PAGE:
As the holiday season approaches, more Americans have become more dependent on local food banks due to the soaring prices at the grocery store, causing the banks to run low on supplies.
As the cost of food continues to climb, local food pantries are getting hit with both rising costs and rising demand ahead of the holiday season. https://t.co/qvl5Mnr0y3
— KYW Newsradio – NOW ON 103.9 FM! (@KYWNewsradio) November 21, 2023
Due to the increased number of visitors at food banks nationwide, many struggle to keep their shelves stocked.
Foodbank of Southeastern Virginia and the Eastern Shore, President and CEO Christopher Tan said that his shelves are nearly empty due to the high demand for food.
“Breakfast cereal, pasta, pasta sauce. These are things that are the staples of almost every food bank, right?” said Tan. “It’s very difficult to find.”
Many food banks rely heavily on donations to keep up with their growing visitors. Tan reported that he buys food at inflated prices and that his fuel budget has doubled, all while he competes with companies such as Amazon for drivers.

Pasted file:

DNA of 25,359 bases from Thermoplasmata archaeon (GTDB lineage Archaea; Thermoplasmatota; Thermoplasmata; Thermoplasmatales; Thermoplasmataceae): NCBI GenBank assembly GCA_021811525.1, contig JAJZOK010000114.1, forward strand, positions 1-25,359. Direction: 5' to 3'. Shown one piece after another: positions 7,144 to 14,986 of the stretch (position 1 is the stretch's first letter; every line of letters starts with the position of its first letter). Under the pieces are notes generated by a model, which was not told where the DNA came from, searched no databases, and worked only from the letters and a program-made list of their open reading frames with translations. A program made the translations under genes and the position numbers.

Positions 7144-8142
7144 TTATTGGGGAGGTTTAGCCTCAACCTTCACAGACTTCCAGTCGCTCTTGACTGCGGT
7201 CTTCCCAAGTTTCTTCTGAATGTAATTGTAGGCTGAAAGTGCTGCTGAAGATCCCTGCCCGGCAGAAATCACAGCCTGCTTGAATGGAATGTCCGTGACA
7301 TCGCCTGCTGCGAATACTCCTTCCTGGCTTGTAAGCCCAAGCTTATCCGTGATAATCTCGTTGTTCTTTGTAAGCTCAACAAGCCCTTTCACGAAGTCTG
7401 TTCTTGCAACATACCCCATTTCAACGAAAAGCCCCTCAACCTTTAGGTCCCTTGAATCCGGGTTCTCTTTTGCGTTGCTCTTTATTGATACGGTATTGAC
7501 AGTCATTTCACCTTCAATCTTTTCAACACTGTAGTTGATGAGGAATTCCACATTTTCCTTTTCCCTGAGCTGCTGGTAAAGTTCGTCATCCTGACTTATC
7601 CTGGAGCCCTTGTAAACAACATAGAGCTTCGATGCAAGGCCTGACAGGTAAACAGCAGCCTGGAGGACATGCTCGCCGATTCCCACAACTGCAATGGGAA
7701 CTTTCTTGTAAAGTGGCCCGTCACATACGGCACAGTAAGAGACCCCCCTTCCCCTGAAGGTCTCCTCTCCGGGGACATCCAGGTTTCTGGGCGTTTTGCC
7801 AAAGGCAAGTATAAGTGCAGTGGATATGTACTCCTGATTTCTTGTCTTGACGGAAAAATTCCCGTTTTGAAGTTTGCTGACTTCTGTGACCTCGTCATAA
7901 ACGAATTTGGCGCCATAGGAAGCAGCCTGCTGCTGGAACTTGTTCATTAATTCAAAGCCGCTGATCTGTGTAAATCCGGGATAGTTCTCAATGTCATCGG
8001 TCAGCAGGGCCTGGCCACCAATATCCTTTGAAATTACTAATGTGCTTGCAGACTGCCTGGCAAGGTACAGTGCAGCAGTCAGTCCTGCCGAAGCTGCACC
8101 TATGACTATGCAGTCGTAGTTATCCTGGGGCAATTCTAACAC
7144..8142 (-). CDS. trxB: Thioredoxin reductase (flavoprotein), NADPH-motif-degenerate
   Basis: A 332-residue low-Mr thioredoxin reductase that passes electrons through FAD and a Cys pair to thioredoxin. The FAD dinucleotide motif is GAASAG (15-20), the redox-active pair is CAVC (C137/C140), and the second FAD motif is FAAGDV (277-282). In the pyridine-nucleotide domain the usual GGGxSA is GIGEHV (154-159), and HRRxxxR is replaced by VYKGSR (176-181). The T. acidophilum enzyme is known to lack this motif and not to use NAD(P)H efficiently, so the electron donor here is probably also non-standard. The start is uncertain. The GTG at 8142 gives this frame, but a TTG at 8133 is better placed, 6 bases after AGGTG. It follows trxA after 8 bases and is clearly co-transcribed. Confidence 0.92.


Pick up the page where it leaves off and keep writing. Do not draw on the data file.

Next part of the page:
In support of the Mayflower Marathon, we donated two truckloads of protein to the Virginia Peninsula Foodbank and Foodbank of Southeastern Virginia and the Eastern Shore. At Smithfield, we are proud to put food on tables across the country, especially during the holiday season. pic.twitter.com/UK4F5hU1qu
— Smithfield Foods (@SmithfieldFoods) November 20, 2023
Jackie DeCarlo, chief executive of Manna Food Center reported seeing an unprecedented need for food.
Last month, the center reported providing food to 5,781 families, surpassing its monthly high during the pandemic.
Food banks nationwide are dipping into emergency reserves, switching to more cost-efficient products, limiting how often people can visit or how much food they can get.
The Associated Press-NORC Center for Public Affairs Research polling showed that about 75 percent of respondents said Biden’s economy is “poor,” while two-thirds said expenses spiked.
The rising food costs have many Americans rethink where they shop to get their food, with some relying on food banks for the first time.
“Some are ashamed of being in the situation,” said Mike Manning, president and CEO of the Greater Baton Rouge Food Bank, noting hesitancy among clients to be interviewed by his group or appear in news stories. “They don’t want friends to know.”
Organizations around the country are chipping in to help restock food banks for families in need, especially for the holidays, showing that communities can come together during difficult times.